Powell secured a pledge from Albania on the ICC
US Secretary of State Colin Powell has signed a partnership agreement with Albania, Macedonia and Croatia intended to help them on their way to Nato membership.
The US-Adriatic Partnership Charter was signed in the Albanian capital Tirana, where Mr Powell made a brief stopover en route to the Middle East.
Mr Powell also secured a pledge from Albania that it will not hand over any US citizens to the International Criminal Court.
The US will do everything possible to assist the people of Albania, Macedonia and Croatia to fulfil their potential and complete their journey back to the heart of Europe
This will make Albania the 32nd country to sign an ICC pact with the US.
At the same time, he took the opportunity to thank the Albanian leadership for its support for the US-led war in Iraq.
Albania was among the first of many Eastern European countries to back the war.
It opened its air and naval bases for use by coalition forces and sent a detachment of peacekeepers to Iraq in mid-April.
Mr Powell was met by thousands of cheering Albanians, some carrying US flags.
"The US will do everything possible to assist the people of Albania, Macedonia and Croatia to fulfil their potential and complete their journey back to the heart of Europe," he said at the signing.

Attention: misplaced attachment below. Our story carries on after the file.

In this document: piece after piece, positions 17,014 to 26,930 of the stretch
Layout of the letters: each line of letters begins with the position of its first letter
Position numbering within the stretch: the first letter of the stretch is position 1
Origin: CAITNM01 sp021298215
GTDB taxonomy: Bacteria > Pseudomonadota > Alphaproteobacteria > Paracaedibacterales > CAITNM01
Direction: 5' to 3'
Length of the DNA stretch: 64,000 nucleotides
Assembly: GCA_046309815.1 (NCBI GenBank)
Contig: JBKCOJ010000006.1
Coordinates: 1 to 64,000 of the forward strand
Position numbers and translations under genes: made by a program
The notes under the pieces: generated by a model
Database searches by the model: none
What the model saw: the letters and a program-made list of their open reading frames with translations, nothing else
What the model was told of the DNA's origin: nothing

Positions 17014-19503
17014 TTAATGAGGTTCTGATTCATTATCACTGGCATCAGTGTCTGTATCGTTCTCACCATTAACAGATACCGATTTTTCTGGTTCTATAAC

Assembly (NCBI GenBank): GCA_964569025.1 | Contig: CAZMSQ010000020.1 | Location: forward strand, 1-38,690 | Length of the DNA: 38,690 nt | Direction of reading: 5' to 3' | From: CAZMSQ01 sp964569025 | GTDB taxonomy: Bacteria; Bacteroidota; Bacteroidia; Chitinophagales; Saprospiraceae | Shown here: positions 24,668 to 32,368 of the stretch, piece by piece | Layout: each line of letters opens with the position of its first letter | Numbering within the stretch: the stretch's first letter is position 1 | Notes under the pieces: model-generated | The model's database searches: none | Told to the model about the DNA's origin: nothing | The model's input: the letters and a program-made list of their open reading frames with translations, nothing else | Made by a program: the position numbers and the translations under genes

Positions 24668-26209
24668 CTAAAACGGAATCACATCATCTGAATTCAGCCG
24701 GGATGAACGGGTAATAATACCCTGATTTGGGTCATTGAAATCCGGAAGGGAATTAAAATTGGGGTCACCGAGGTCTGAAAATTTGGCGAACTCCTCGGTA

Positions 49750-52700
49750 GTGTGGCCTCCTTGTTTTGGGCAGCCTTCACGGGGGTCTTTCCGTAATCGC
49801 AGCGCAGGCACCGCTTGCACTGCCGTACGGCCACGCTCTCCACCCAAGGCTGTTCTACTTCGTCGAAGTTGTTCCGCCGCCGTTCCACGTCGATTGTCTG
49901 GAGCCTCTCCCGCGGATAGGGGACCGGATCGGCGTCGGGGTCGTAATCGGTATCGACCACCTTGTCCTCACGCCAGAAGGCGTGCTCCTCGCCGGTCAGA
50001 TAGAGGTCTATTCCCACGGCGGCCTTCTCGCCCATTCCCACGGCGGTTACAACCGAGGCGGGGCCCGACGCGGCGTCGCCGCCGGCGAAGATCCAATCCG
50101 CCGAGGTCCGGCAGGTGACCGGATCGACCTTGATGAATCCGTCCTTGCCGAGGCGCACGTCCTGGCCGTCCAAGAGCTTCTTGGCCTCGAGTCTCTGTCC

The BBC's Gabriel Partos says the three have been temporarily left out of the Nato enlargement process, and this charter has been offered to them partly as a consolation prize.
It acknowledges that they are on the path to Nato membership, though only at a later stage.
It contains provisions for bilateral meetings between each of the three countries and the US at least twice a year.
Our correspondent says that Washington chose Tirana as a venue for the signing as a way of showing its appreciation for Albania's strong support for its Iraq policy.
Macedonia also gave its backing to Washington, but never as vociferously, and Croatia was more equivocal, he says.
Though Croatia was one of 10 countries to sign a declaration of support before the war, it was also one of the few ex-communist countries which did not open its airspace to US military flights.